Next-generation scientists show their stuff at science fair

Public, private students compete in 2011 Baltimore Science Fair

March 28, 2011|By Frank D. Roylance, The Baltimore Sun

Christopher Briggs' science project grew out of his grandparents' love of watching birds at their feeders.

"I kind of wanted to help them out," said the Sacred Heart School sixth-grader from Reisterstown. "I wanted to find out if the looks of the bird feeder affected how many birds were attracted to it."

So, Christopher, 12, applied the scientific method. And the results of his experiments with feeders — identical except for their colors — were presented Sunday at the 56th Baltimore Science Fair, at Towson University.

About 180 other middle- and high-school students participated, demonstrating to the judges how they applied the scientific method to quench their curiosity or to discover something new.

The two grand prize winners — Michael Tontchev, from Polytechnic Institute, and Jai Thakor, from River Hill High School in Howard County — will travel to Los Angeles next month to compete at the International Science and Engineering Fair.

Poly students have won the top prizes at the fair seven times in the past 11 years, the most of any school. As a group, Howard County schools have won all the other grand prizes since 2000, with River Hill High students winning four times. Students from any senior and junior high or middle schools in the city, Baltimore, Carroll, Harford and Howard counties can participate.

Christopher Briggs' bird feeder experiment wasn't among the winners. But he did make a discovery.

"I originally thought the yellow would get the most," he said, stating his experimental hypothesis. He reasoned that the seed in the feeders came mostly from sunflowers, which are yellow.

So he hung a green feeder and painted three identical feeders pink, white and yellow. Then he counted birds for 45 minutes each day. In the end, the green feeder proved to be the most popular with the birds — drawing almost twice as many as the yellow and white, and three times the pink.

His conclusion? "I'm probably thinking it [green] is a color of nature," Christopher said. Feeder makers, he added, "probably shouldn't make bird feeders that are weird colors."

Jon Cupp, a science teacher at Our Lady of Mount Carmel School in Essex — attending the fair with five of his students — confirmed for Christopher that his own science project in 1984, at Southampton Middle School in Harford County, had a similar result. Birds overwhelmingly preferred seed dyed green to other colors.

Science projects, he said, aren't meant to break new ground. "The main thing is getting kids to see the scientific method as a means for problem-solving," Cupp said. And a negative result is just as important as having your hypothesis confirmed.

Megan Walsh, 11, of Timonium, a sixth-grader at St. Joseph School in Cockeysville, was inspired by last year's BP oil spill in the Gulf of Mexico to find out how oil affected the growth of aquatic plants. "I think it's sad that plants and animals in rivers are dying," she said.

So she added graduated amounts of used motor oil to fresh water in Mason jars, and dropped in water plants called Anacharis. Her prediction was that plants with little or no oil would grow better than those with more oil. And she was right.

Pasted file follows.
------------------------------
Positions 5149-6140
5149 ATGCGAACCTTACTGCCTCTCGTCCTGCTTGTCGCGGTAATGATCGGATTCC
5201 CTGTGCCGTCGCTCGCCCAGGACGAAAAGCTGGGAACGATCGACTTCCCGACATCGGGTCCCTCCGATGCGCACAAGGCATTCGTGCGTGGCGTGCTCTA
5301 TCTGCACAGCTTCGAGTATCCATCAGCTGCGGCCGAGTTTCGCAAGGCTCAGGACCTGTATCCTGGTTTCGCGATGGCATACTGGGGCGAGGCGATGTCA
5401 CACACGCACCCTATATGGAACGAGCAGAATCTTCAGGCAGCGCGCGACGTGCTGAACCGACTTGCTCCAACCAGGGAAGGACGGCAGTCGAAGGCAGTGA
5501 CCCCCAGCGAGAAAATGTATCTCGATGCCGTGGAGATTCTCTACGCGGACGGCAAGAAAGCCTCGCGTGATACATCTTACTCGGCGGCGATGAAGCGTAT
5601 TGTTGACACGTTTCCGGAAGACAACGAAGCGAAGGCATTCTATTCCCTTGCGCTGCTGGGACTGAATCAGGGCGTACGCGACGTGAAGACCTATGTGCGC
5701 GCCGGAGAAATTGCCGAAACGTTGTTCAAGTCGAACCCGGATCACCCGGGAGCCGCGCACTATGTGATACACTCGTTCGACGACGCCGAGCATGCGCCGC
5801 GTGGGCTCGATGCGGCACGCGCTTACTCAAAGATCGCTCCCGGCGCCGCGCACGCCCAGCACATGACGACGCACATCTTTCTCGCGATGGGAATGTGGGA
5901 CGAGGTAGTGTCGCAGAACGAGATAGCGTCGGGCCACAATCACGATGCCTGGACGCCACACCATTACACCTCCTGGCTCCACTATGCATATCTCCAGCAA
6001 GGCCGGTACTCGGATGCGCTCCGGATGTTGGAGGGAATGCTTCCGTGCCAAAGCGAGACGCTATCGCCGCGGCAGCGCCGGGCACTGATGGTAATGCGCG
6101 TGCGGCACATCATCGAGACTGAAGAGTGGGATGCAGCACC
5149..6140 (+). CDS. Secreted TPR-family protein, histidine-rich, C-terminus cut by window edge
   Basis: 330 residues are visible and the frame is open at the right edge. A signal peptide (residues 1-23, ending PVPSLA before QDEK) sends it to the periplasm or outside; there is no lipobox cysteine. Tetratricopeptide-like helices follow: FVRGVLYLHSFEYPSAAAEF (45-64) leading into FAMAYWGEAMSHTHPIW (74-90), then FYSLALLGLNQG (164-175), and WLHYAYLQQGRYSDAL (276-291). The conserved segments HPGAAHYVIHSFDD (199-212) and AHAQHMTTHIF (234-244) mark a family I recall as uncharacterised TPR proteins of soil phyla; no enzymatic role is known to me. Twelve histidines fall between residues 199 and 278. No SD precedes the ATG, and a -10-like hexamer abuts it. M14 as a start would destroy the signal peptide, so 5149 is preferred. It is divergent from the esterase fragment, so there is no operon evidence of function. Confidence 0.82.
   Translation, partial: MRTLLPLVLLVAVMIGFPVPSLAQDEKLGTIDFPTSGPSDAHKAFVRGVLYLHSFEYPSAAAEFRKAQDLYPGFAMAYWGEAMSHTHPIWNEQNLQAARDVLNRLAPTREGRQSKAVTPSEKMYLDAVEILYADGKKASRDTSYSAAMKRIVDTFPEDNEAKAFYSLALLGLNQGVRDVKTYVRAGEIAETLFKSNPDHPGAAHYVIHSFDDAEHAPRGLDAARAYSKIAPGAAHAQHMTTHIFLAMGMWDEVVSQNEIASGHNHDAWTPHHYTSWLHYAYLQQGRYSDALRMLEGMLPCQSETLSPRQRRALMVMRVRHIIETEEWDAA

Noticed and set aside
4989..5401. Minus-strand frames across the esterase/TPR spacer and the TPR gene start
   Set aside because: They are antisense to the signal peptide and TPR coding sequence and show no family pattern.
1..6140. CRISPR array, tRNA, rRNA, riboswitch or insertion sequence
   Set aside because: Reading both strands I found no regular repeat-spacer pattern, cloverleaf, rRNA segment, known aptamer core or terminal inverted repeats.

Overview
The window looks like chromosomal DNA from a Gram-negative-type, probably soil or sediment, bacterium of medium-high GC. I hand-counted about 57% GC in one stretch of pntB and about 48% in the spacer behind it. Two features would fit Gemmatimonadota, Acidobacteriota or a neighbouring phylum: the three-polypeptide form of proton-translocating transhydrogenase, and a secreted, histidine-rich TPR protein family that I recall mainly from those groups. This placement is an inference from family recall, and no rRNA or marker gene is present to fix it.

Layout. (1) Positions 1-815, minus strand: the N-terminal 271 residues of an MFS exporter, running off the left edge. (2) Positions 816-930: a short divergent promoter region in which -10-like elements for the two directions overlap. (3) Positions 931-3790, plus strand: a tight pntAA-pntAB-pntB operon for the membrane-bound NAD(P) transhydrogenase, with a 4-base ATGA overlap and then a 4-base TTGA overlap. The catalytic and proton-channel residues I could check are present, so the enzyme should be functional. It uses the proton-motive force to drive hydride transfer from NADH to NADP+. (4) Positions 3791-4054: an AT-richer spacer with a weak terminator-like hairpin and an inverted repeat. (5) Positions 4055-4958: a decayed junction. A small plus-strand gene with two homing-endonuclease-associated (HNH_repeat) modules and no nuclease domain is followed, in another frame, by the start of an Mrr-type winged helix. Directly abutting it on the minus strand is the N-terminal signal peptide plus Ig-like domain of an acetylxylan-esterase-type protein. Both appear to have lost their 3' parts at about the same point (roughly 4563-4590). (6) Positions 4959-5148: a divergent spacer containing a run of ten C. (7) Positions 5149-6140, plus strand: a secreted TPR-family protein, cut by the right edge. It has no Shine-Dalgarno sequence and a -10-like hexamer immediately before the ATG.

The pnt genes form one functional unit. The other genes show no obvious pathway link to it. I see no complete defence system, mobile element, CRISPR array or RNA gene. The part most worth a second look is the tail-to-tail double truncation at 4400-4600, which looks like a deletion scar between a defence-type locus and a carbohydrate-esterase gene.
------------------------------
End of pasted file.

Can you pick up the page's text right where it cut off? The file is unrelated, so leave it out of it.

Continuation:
Every few weeks she measured the plants. As she predicted, the oil-free plant, and the one with the least oil, did best, remaining healthy and green.

But the oiled plants were hardier than she expected. "I found that the stalk lengths in all declined. But there was new growth in all, because they were feeding off the dying plants, which is sort of disgusting. I was surprised; I wasn't expecting any new growth shoots."

Agastya Parikh, a lanky 15-year-old sophomore at Howard High School, won several awards for his experiment testing the effects of wing flexibility on the lift and efficiency of the scale-model Airbus 330-300 airliner he built from balsa wood. His work attracted notice and a prize from the Air Force.

"I always liked airplanes," he said, explaining his interest in becoming an aeronautical engineer. An experienced flier who's made several trips to his native India, "I kinda feel like you're always treated nicely on airplanes; I like the views, for example. Takeoffs and landings are fun."

The students at Sunday's fair seemed to be exceptions to recent reports that Maryland students are lagging in science. The most recent National Assessment of Educational Progress tests found only 28 percent of the state's eighth-graders scored as proficient or better, near the middle of the pack nationally.

The Baltimore Science Fair was launched in 1956 by the Kiwanis Club of North Baltimore. At first it included public, private and parochial schools in Baltimore City. Baltimore County schools were invited in 1957, and the neighboring counties were invited in 1960.

Tricia Mae Fortuna, a 10th-grader at Maritime Industries Academy High School in Baltimore, also won the right to compete at the international fair in Los Angeles by taking first place in the physical science category at the 31st annual Morgan State University Science Fair, a regional competition that hosts both public and private school students.

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